Rev. Jenkins recently completed his doctor of ministry degree. He also holds an accounting degree, and two master’s degrees (master of divinity and master of ministries in pastoral counseling). He has pastored the UB church in Yonkers since 2004. He is also a member of the Higher Education Leadership Team and of the Huntington University Board of Trustees.
Fountain UB church (Keyser, W. Va.) has opened its door once again as a collection center for Operation Christmas Child. Last year, they collected over 13,000 shoeboxes, which Samaritan’s Purse will distribute to children around the world.
Steve Dennie (right), Communications Director
We don’t think of Sierra Leone as a Muslim country—not with its background as a British colony and the long history of Christian missionary work. Yet 60% of Sierra Leoneans are Muslim. Only 20-30% of the people are Christians. The remaining 10-20% follow tribal religions.
Despite the predominance of Islam, Bishop John Pessima says Christians don’t encounter opposition from Muslims in Sierra Leone. At least not like in some other countries.
The lives of Christians and Muslims are intertwined in many ways, says Bishop Pessima. These intertwined relationships breed mutual respect and understanding.
“Even though I’m a Christian bishop, I have relatives who are Muslims. We sit and talk together. We live together, talk together, move together. We give them things during Ramadan season. Some Muslim clerics who are my friends.”
He also gives a lot of credit to the country’s Inter-Religious Council, which consists of Christian and Muslim leaders. John is a member.
“Whenever some national issue arises, we come together,” he says. “It was that group that went into the bush and spoke with the rebels about peace. Last year during the election some problems created a stalemate. The group met with the president and the opposition and said, ‘We want peace. Let’s talk it over.’”
The Inter-Religious Council of Sierra Leone formed in 1997, partly to avoid opening a religious dimension to the rebel war. Founding members included the Council of Churches of Sierra Leone, which represents 18 Protestant denominations (including the United Brethren), the Pentecostal Churches Council, the country’s three Roman Catholic dioceses, and various Sierra Leone Muslim groups—the Supreme Islamic Council, the Muslim Congress, the Council of Imans, the Federation of Muslim Women Associations, and the Islamic Missionary Union.
Soon after the IRCSL formed, a coup put a military junta in charge. Though the junta began targeting religious leaders, the IRCSL’s role is credited with preventing much worse conditions from prevailing. Later, as Bishop Pessima indicated, the IRCSL played a major role in peace talks with the rebel forces.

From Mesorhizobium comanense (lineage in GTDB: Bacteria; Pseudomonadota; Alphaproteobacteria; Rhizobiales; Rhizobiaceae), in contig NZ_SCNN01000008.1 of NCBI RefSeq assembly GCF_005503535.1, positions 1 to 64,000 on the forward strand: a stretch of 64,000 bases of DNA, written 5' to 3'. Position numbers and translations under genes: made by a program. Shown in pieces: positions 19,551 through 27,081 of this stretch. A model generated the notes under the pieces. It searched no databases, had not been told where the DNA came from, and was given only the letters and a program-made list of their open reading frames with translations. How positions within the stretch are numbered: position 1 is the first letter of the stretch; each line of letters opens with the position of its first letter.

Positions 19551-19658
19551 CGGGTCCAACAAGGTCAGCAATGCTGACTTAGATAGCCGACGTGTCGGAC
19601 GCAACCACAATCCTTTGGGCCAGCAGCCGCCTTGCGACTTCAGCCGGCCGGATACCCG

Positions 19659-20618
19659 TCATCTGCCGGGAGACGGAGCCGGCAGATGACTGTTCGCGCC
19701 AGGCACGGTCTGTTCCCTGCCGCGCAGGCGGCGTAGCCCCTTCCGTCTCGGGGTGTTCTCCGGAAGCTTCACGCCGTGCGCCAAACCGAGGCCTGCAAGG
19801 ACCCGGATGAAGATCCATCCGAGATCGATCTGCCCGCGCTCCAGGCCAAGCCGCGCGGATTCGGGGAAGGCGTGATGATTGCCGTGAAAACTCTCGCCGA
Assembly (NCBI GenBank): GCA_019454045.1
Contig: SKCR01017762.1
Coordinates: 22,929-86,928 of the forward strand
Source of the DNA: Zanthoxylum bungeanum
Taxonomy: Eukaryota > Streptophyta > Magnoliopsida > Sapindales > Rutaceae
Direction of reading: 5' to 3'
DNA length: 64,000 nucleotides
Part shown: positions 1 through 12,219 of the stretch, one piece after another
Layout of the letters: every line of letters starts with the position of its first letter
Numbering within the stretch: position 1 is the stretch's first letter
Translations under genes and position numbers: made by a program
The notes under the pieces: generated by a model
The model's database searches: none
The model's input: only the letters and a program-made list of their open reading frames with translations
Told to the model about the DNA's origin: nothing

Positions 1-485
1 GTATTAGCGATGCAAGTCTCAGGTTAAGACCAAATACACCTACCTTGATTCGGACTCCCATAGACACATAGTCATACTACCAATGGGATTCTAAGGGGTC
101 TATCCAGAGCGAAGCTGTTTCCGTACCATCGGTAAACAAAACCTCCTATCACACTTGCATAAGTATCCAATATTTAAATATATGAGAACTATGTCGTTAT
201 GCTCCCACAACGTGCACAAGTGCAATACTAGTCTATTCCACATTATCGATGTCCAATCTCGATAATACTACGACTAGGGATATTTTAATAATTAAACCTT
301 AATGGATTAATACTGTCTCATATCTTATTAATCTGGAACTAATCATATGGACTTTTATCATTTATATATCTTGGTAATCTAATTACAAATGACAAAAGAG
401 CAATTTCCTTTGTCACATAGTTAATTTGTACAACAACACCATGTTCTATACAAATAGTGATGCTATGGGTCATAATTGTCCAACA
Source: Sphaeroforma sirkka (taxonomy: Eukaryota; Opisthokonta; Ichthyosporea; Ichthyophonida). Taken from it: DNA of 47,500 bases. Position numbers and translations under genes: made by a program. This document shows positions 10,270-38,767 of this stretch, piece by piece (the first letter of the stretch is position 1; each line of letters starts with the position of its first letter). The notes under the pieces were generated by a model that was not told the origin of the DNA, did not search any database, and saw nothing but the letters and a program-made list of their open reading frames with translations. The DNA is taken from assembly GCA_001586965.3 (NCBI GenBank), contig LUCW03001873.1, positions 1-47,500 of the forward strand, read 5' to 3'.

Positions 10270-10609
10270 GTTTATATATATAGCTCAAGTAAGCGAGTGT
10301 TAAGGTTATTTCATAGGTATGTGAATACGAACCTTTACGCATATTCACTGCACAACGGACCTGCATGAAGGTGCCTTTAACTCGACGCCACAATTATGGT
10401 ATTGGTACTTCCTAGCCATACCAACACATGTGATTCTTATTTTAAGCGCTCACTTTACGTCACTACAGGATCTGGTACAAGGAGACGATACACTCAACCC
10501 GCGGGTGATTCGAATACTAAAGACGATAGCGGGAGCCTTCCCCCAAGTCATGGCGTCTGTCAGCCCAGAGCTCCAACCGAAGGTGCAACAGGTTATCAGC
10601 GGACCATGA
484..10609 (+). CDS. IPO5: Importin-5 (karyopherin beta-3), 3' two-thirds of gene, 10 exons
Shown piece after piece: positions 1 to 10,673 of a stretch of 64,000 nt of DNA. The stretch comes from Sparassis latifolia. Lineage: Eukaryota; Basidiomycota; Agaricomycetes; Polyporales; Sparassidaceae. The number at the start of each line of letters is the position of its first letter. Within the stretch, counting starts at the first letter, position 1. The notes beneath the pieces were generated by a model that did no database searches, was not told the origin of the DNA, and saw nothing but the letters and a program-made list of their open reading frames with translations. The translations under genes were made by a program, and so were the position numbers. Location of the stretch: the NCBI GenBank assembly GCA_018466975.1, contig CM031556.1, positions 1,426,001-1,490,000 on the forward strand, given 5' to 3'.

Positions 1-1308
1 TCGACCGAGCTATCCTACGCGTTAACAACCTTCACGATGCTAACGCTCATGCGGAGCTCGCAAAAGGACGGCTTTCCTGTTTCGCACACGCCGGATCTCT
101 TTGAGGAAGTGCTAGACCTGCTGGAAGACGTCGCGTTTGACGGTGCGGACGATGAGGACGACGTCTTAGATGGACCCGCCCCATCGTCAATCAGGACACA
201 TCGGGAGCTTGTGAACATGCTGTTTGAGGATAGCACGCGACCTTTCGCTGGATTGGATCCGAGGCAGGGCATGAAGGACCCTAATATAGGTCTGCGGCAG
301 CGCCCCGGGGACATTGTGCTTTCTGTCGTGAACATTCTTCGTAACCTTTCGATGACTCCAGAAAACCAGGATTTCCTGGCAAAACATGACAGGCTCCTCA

In July 2013, a United Nations human rights expert, Heiner Bielefeldt, visited Sierra Leone. He reported that the high degree of religious tolerance in Sierra Leone far exceeded his expectations. Everyone he talked to “agreed that religious communities, in particular Muslims and Christians, live peacefully and harmoniously side-by-side.”
He continued, “The unusual degree of interreligious tolerance and cooperation remains a great asset for rebuilding and developing the nation….People generally do not encounter problems when bearing witness to their faith in private or in public, and they can also invite others freely to join their community.”
He recalled that a Christian person remarked that when the church is overcrowded he might well decide to go to a mosque to pray. “Such a statement, which in many countries would be fairly unusual or even unthinkable, seems rather indicative of the tolerant situation in Sierra Leone,” he stated. “Likewise, Muslims told me they have no difficulty to pray in a Christian church.”
Sierra Leone Conference has pushed into the southern district of Pujehun to evangelize the Vai people. But even though Pujehun is predominantly Muslim, Bishop Pessima says, “There is no opposition.”
But are Muslims open to the Gospel?
“Oh yes,” he says emphatically.
He has heard Muslims refer to Islamic fanaticism in other countries, like Nigeria, where much bloodshed occurs. They tell him, “We are not hearing about Christians doing these things—it’s just Muslims. So I don’t think I’ll continue being Muslim.”
Also, the generosity of Christians makes an impact. “When it gets close to Easter, we encourage our churches to give out used clothing. That is something we’re doing for Pujehun. Christians are known for giving handouts. Even during the war, a number of people were led to Christianity because churches were giving things to people, like food and clothing.”
However, he is concerned about the Muslims clerics who come to Sierra Leone from other countries. They don’t share the mindset of native-born Muslims and Christians, and have the potential of injecting animosity into the relationship. But for now, Sierra Leone’s Muslims and Christians live together in healthy and peaceful coexistence.
Christine Scroggs (right), pastor’s wife, Eagle Quest Church (Columbia City, Ind.)
A few years ago, our church started a new tradition. We began participating in Operation Christmas Child through Samaritan’s Purse. We begin asking people in October to take home shoeboxes and fill them with trinkets, toys, and love. Then the boxes are collected and sent to Samaritan’s Purse for distribution to children around the world. It is something that our congregation loves to do!
Our youth group also participates. Each youth brings some of their own money, and we shop together (this helps them learn how to budget), fill the boxes together, and have so much fun. The youth group’s goal this year was 5 boxes, and they ended up with 6 completed.
The congregation also had a record year, collecting 35 boxes total, an increase of 75%. Not bad for a congregation of 60!
Ten years ago, Mattru Hospital started a nursing school. It has grown rapidly.
Currently, says Bishop John Pessima, we have 526 students in training. They live in rented houses around the community.
Bishop Pessima says, “We are praying for a dormitory to be built, which would also generate income for us.”